Meditating entails maintaining a steady state of mind by directing one’s consciousness inward, onto a chosen object, thought, or activity. People of many faiths have been reaping the physical and mental health advantages of this practice for generations. But what actually happens to the brain during meditation, and what mechanisms underlie these benefits?
One method in which meditation influences brain function is through boosting activity in the prefrontal cortex, the region of the brain that handles rational thought and emotional regulation. Particularly, meditation has been shown to boost activity in the left prefrontal cortex, which is associated with pleasant emotions and a general sense of well-being. Some researchers have hypothesised that the positive emotional and psychological effects of meditation may account for this uptick in activity.
The areas of the brain responsible for learning and memory, the prefrontal cortex and the hippocampus, have both been proven to increase in thickness with meditation. Improved concentration, memory, and learning are all associated with these structural alterations.
In addition to these structural changes, studies have revealed that meditation can also modify the functioning of particular neurotransmitters in the brain, including as serotonin and dopamine, which are important in mood regulation and the sense of pleasure. Increased neurotransmitter production has been linked to meditation, which in turn may enhance well-being and pleasure.
At last, evidence has emerged showing that meditation can change the way the brain reacts to a stressful situation. The amygdala is in charge of the body’s stress response system, and regular meditation practise has been shown to help regulate this system and lower cortisol and other stress hormone levels. This has the potential to improve health and well-being generally by decreasing stress and anxiety.
Changes in brain structure and function, as well as shifts in neurotransmitter activity and the stress response system, have all been linked to regular meditation practice. These adjustments may help with memory, focus, and concentration, as well as with decreased stress and increased happiness.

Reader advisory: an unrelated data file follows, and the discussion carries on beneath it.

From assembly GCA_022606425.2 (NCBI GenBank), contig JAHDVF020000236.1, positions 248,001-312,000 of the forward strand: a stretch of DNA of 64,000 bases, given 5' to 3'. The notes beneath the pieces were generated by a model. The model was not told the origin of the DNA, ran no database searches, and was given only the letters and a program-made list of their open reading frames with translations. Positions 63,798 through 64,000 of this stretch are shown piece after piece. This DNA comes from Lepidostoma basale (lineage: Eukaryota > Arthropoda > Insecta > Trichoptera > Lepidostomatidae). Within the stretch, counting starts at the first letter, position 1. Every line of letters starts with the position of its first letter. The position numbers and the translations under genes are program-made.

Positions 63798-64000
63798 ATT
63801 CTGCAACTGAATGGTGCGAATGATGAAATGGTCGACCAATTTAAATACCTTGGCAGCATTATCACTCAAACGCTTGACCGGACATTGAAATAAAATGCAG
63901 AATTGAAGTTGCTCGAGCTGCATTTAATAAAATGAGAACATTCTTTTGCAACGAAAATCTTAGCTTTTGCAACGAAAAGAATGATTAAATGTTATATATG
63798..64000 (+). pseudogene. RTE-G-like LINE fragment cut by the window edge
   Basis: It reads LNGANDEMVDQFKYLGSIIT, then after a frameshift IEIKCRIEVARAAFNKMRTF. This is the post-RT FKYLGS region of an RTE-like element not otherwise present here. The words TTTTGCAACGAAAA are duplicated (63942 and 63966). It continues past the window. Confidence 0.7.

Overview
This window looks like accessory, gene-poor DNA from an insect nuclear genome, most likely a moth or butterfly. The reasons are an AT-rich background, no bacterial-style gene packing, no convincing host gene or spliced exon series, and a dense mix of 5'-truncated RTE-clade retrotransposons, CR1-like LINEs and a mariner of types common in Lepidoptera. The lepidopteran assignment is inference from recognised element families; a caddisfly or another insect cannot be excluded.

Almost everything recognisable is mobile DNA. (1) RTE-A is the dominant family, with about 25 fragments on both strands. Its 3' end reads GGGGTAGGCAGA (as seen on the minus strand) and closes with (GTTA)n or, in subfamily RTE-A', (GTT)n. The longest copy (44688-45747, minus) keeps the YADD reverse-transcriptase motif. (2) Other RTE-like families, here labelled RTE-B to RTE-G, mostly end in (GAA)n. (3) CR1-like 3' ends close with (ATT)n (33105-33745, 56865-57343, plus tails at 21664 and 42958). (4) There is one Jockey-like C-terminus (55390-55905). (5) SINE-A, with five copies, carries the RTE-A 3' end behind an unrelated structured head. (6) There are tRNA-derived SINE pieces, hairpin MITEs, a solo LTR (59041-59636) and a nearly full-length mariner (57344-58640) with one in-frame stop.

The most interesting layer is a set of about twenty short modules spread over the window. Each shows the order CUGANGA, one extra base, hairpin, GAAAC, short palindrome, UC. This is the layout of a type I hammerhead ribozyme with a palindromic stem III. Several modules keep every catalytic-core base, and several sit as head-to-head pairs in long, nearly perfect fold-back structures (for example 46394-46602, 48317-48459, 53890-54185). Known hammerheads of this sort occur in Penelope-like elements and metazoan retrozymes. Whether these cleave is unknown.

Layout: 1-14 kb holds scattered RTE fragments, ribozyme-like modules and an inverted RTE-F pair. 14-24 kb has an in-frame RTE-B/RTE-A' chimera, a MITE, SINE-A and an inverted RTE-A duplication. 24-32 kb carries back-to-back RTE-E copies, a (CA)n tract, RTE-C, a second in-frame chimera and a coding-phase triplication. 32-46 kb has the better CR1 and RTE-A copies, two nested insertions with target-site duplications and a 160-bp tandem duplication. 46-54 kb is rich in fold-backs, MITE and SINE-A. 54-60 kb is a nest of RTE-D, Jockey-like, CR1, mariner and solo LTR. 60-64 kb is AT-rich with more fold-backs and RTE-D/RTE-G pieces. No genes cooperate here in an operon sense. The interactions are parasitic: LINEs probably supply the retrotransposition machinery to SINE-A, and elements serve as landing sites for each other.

Evidence can be found in scientific studies.
Researchers have studied the effects of meditation on the brain extensively, and their findings have shed light on the mechanisms by which meditation improves both physical and mental health.
After only eight weeks of regular meditation, activity in the left prefrontal cortex (the region of the brain associated with good emotions and feelings of well-being) rose, according to a study conducted at Harvard University. Anxiety, despair, and discomfort all decreased alongside this increase in motion.
The thickness and density of neurons in the prefrontal cortex and hippocampus were found to increase with regular meditation practise, according to another study published in the journal Psychiatry Research. These anatomical modifications were linked to enhanced concentration, memory, and learning.
Neurotransmitters including serotonin and dopamine, which play roles in mood regulation and pleasure perception, have also been demonstrated to change function in response to meditation. Mindfulness meditation has been shown to reduce levels of the stress hormone cortisol while simultaneously increasing levels of the feel-good neurotransmitter serotonin.
Finally, multiple studies have showed that meditation can affect the brain’s response to stress and aid to manage the body’s stress response system. A recent study published in Frontiers in Human Neuroscience found that practising mindfulness meditation can lessen activity in the amygdala, the region of the brain responsible for initiating the stress response. Stress, anxiety, and depression all decreased when activity levels dropped.
In sum, studies of meditation’s effects on the brain have provided strong support for the practice’s many positive outcomes for both physical and mental health. By changing brain structure and function, as well as neurotransmitter activity and the stress response system, meditation can boost cognitive performance, alleviate stress and anxiety, and enhance general health.